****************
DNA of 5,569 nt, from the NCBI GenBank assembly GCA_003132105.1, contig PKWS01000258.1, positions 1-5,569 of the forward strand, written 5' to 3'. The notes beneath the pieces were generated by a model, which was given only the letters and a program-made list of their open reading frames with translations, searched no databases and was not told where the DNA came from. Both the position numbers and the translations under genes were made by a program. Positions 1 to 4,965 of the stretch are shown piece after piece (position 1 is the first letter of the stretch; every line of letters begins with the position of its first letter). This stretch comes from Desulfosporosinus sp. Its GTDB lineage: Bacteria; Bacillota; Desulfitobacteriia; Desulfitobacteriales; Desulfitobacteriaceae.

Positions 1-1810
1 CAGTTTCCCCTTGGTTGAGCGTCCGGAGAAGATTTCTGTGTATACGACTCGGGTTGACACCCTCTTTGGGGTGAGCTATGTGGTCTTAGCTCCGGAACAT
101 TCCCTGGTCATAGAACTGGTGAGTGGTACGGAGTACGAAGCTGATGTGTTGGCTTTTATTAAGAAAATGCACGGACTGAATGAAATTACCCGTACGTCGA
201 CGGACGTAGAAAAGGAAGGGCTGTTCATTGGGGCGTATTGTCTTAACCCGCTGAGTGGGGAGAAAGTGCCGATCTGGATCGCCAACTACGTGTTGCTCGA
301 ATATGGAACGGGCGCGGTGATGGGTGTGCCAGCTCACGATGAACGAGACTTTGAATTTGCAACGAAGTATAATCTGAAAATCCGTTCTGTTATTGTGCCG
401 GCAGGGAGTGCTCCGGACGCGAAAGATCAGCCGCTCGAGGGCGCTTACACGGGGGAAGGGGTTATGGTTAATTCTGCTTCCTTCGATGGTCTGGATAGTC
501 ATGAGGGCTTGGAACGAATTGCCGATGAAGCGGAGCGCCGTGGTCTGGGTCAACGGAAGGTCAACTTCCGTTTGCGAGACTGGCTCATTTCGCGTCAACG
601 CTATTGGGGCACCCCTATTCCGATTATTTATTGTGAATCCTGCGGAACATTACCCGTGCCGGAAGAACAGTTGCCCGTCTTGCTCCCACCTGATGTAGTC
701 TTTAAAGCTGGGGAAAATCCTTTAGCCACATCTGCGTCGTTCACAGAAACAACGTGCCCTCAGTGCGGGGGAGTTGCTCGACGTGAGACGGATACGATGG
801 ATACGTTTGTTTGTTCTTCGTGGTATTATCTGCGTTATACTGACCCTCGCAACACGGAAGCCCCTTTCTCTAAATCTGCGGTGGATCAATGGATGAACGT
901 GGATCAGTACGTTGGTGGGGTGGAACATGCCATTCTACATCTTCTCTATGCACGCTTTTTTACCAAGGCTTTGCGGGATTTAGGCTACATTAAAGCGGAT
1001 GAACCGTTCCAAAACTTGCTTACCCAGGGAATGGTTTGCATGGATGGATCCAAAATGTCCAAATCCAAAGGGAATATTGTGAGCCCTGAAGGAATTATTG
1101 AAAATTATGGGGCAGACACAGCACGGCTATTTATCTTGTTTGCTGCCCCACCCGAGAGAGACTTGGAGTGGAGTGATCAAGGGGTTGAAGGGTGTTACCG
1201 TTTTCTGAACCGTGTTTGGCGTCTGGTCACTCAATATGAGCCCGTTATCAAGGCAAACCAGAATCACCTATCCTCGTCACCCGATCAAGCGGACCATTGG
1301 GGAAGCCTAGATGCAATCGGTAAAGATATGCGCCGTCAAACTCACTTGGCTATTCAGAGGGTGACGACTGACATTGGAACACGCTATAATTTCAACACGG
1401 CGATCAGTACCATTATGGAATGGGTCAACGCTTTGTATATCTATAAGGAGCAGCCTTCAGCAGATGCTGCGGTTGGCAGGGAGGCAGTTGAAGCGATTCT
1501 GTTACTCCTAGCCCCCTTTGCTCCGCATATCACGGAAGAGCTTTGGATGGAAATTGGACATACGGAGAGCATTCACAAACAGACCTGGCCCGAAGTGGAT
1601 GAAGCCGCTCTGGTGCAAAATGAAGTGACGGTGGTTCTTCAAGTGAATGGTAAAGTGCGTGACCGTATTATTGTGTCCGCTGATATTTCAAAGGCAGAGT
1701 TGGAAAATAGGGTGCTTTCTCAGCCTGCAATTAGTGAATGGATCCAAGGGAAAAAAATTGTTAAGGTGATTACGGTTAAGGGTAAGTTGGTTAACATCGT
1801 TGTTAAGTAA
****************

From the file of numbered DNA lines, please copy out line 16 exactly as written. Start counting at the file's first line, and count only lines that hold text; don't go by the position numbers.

1301 GGAAGCCTAGATGCAATCGGTAAAGATATGCGCCGTCAAACTCACTTGGCTATTCAGAGGGTGACGACTGACATTGGAACACGCTATAATTTCAACACGG